Being creative in session doesn’t have to be complicated. It can simply be an idea to move in an interesting direction in the session. It can come in the form of being curious to explore a concept further. It can be a story you share that’s related and helpful to the client. It can mean inventing and sharing a guided imagery on the spot, or using a workbook that you read in session. You have an excellent imagination, even if you feel it was lost in the first or second grade.
Mark Twain said, “The human race has only one really effective weapon, and that is laughter.” Are you funny? Do you have a good sense of humor? This is an excellent creative tool you can use! Loosening up in session is just fine, as long as it has a purpose. Maybe humor will be the glue that helps you bond with a client in session. Go for it. Laughing in session can be a wonderful break from the seriousness of life, and even a useful coping tool.
Recently, a 17-year-old transgender male client of mine told me he loves to write plays. Terrific! I used his creativity and love of writing to create a play together to address his fear of speaking up and then we acted it out. It got silly, but it was good. We were bonding, which is hard for him, and we used his strengths to work on conquering his fear of speaking up. Creative writing, poetry, music, metaphor, movement; it doesn’t have to be big or elaborate. I use what I have and I look for what the client has and use it all when appropriate.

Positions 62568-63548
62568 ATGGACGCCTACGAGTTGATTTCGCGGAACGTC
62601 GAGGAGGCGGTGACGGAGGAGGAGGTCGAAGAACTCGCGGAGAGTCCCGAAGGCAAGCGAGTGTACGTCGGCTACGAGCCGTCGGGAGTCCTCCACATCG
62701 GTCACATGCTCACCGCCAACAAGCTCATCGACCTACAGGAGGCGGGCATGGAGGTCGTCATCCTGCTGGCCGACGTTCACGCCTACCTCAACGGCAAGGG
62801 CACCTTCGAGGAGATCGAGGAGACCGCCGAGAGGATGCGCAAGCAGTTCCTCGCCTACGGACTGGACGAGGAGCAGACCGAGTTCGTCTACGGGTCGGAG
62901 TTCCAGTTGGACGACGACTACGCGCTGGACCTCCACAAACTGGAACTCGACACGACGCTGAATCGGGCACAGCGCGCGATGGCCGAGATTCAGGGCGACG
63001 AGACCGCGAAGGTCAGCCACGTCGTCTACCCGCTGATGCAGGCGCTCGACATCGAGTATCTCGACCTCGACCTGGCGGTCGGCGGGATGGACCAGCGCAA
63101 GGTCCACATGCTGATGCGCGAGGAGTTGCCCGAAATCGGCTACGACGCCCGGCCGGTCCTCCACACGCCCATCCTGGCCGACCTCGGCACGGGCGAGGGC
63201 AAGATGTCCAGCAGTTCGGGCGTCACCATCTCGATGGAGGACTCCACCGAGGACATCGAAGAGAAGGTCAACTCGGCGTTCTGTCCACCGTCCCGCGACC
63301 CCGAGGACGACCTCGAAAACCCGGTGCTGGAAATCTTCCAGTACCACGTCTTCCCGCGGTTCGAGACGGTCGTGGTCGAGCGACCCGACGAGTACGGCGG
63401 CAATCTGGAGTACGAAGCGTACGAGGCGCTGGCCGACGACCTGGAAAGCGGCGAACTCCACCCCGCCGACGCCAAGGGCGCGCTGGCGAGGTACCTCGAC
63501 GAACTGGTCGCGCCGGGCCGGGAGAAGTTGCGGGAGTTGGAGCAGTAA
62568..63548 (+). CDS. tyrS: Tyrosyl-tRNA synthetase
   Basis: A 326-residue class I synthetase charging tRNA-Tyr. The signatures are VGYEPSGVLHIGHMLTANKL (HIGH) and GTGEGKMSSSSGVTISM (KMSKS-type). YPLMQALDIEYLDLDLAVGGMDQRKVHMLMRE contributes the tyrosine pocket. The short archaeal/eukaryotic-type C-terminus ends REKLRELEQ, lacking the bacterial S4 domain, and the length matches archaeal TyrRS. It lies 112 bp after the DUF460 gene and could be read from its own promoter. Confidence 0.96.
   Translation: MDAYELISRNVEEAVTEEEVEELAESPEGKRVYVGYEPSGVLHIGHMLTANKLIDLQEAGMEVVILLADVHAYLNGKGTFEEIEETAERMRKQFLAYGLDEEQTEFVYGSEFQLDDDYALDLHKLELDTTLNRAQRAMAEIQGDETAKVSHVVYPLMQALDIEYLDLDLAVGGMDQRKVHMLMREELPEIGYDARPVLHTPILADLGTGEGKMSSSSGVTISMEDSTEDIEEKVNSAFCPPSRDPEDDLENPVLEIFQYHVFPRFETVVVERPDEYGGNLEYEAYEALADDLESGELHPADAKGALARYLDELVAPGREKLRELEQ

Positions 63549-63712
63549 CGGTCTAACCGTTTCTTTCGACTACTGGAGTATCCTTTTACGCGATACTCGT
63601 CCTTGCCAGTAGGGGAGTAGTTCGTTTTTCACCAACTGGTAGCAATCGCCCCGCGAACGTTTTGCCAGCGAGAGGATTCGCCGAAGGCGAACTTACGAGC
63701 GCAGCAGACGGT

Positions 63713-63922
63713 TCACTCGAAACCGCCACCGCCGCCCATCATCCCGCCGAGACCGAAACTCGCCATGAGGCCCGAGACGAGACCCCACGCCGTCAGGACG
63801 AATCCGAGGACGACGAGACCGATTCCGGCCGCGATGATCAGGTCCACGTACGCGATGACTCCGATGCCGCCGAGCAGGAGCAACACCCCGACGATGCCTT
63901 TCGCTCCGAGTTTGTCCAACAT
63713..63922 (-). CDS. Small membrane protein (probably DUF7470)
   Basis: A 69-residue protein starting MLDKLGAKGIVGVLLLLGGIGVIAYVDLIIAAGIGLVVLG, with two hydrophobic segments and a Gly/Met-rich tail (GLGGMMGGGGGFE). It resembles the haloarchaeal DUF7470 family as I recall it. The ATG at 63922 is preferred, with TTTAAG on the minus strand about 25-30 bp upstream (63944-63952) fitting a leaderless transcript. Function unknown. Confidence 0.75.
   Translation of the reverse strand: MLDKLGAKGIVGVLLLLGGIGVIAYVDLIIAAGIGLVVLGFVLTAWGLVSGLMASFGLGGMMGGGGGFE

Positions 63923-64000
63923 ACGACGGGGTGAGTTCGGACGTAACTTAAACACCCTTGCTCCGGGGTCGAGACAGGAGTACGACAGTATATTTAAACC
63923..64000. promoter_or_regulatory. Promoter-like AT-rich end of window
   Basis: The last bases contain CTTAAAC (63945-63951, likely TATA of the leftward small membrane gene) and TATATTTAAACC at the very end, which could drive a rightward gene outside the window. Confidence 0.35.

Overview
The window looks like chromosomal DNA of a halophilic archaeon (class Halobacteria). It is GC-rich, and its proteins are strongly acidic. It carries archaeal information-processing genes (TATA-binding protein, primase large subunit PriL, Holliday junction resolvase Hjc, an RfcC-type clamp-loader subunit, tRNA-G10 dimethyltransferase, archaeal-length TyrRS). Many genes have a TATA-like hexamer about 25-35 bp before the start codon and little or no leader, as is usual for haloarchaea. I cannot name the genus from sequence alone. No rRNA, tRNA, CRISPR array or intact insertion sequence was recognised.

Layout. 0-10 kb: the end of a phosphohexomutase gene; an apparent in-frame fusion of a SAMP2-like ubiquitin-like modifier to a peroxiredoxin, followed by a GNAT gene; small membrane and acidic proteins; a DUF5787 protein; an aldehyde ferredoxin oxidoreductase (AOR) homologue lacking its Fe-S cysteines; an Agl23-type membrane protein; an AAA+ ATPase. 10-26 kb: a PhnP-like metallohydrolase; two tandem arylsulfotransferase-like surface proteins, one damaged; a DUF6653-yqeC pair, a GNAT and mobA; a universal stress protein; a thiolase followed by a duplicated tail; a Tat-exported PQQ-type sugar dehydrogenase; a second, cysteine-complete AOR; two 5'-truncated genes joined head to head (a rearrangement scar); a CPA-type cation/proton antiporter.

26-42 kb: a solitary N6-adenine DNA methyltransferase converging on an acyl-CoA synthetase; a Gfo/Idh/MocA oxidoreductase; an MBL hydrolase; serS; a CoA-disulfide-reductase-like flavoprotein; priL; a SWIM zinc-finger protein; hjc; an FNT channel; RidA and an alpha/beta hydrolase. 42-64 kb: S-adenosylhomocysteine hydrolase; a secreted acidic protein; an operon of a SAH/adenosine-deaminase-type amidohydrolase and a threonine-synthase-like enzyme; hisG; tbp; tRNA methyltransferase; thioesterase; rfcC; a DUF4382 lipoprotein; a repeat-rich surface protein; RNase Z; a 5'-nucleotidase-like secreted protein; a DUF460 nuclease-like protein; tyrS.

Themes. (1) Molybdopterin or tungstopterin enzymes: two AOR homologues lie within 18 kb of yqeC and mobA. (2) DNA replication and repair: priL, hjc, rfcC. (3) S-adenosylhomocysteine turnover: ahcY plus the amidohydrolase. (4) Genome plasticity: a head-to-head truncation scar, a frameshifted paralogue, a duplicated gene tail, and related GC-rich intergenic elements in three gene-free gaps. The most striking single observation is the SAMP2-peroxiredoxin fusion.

How can you generate more ways to get creative in session? I find that getting inspired helps me be more creative. What inspires you to see things differently? There are likely as many sources for creative inspiration as there are individuals. One I recently learned about is the experience of being exposed to different cultures, through travel or really any means. Does that speak to you?